With Wikileaks’ recent “bombshells” still in the news, you’d think that DLP vendors – “data loss prevention” if you’ve slept for a while and didn’t catch the acronym – would be riding high.
However, according to Bob Hansmann of Blue Coat systems, theirs is still an industry overwhelmingly driven by regulation. In essence: if a regulator requires an industry to buy into DLP, it does; if not, it doesn’t.
This has led to a strange market dynamic, he said: customers buy a solution solely as a response to a regulatory requirement – and only later do they find themselves with a system becoming a budget burden.
Since the inception of the DLP market, Hansmann said, the systems that need to be protected have become more perse and more complex – and this has led to a dichotomy in the market.
At one end, he claims, vendors have tried to deliver point solutions to prevent data loss in specific environments (e-mail, Web browsing, databases, at the file system level and so on). For customers, this raises the spectre of system proliferation – but the solution, a system capable of manage outbound traffic for all systems, quickly becomes too excessively large and complex.
The result is low satisfaction, Hansmann claimed – the circumstance which led Blue Coat to enter the market.
“DLP systems are slow, skills-demanding, expensive, and costly to maintain – we have partnered with major DLP vendors for many years, but our customers haven’t been happy with the solutions available,” he said.
Yet the requirement remains – and events such as the Wikileaks story create an interest in DLP that might reach beyond mere regulatory compliance. He believes, however, that such responses differ greatly between countries.
“In America, everybody wants to be told what they need to do – and if they’re not told, they won’t do it.
“Australia is a more self-motivated country,” he said.
“However, it’s not just country regulation, it’s also industry regulation – for example, any bank that works with banks in other countries has to comply with their regulations as well as their own.”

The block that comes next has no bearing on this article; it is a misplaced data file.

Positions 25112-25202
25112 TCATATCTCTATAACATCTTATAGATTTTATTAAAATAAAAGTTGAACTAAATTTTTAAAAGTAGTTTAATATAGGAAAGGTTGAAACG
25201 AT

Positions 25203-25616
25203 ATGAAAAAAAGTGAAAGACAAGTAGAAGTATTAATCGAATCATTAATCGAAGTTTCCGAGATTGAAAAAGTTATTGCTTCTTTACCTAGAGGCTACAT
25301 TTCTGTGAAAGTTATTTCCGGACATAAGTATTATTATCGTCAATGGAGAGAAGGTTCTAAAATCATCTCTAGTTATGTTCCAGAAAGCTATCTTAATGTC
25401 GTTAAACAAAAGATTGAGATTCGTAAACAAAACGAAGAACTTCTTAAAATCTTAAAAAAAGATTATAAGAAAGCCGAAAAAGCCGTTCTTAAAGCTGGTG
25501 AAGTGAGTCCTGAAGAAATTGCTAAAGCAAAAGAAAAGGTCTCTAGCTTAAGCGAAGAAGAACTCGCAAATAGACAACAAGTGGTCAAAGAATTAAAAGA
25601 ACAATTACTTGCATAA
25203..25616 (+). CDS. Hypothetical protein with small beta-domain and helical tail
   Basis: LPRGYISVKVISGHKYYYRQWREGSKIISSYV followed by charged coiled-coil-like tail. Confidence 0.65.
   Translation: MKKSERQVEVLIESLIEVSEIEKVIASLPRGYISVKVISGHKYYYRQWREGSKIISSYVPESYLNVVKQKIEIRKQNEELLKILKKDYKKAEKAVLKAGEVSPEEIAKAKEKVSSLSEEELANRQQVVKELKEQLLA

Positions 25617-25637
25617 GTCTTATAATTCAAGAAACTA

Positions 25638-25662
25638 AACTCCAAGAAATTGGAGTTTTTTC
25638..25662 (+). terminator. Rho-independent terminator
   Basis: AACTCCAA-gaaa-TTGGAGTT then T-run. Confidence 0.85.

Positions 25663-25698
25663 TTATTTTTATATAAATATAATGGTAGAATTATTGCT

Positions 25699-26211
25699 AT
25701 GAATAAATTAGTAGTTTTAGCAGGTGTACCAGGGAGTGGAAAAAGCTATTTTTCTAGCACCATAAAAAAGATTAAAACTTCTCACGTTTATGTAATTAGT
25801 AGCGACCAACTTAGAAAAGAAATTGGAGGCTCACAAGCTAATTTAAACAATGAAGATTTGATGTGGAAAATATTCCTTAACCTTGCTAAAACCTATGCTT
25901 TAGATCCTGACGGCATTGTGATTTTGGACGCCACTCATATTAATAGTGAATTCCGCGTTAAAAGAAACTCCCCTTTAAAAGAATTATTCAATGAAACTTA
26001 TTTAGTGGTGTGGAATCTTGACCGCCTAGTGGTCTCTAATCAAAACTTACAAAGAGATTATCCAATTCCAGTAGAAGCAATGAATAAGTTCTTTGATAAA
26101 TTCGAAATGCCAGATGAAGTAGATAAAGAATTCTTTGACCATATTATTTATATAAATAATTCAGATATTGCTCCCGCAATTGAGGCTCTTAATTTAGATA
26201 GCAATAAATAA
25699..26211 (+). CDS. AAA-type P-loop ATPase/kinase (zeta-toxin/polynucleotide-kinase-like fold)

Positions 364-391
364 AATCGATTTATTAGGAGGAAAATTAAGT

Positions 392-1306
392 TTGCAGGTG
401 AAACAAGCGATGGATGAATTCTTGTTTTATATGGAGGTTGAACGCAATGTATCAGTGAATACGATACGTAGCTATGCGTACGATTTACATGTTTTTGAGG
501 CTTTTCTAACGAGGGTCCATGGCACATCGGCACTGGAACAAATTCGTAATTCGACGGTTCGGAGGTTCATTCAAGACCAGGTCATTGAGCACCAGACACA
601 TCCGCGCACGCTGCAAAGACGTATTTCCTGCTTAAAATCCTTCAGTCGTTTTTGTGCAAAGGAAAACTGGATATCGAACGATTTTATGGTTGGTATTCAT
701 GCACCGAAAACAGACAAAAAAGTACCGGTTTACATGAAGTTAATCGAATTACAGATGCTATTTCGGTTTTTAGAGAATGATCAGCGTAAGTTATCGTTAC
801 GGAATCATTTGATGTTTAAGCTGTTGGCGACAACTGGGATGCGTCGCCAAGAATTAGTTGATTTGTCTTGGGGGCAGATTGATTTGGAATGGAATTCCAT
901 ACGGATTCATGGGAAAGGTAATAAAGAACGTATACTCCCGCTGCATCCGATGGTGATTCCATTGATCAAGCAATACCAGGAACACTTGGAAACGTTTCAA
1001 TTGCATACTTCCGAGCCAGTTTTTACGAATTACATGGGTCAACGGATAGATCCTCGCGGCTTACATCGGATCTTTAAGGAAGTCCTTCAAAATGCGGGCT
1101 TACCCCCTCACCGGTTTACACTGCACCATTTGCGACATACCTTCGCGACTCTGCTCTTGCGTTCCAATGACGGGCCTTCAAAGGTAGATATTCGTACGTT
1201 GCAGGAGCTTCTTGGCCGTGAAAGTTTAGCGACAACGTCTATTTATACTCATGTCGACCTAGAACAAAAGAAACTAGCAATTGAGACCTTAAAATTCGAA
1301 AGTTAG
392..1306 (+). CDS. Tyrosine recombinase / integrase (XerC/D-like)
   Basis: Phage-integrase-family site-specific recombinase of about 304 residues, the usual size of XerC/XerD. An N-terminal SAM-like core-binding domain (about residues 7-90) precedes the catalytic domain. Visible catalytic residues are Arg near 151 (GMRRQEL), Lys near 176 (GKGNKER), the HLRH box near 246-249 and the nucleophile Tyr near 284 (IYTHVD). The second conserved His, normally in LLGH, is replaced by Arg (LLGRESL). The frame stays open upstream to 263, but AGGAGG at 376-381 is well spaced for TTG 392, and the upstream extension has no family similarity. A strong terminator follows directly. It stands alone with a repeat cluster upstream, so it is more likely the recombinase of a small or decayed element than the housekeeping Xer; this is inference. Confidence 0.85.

Blue Coat’s launch into the DLP space takes the form of appliances designed to work in conjunction with its ProxySG gateway optimisation product. In this architecture, enforcement is handled by the gateway – the DLP appliance is designed to carry out traffic inspection and fingerprinting. In a medim-sized enterprise, however, the DLP system can monitor the gateway without needing the proxy.
There are three profiles of the appliance supporting, respectively, maximum user counts of 250, 5,000 or 25,000 (the number of users supported by a deployed system depends on the user licenses purchased).
The appliances are designed to examine and fingerprint Web, e-mail and general network traffic, balancing a usable number of “pre-canned” policies with sufficient flexibility that the system can be customized to the target environment.
Fingerprinting the traffic is they most important task, Hansmann said. “Even a small company may have many thousands of records in a database, and you want that fingerprinted so that only the appropriate people see it.”
Web applications, and particularly collaborative applications, can pose greater challenges than mundane but large databases. “Collaborative systems are a particular and common problem, because people leave things lying around.”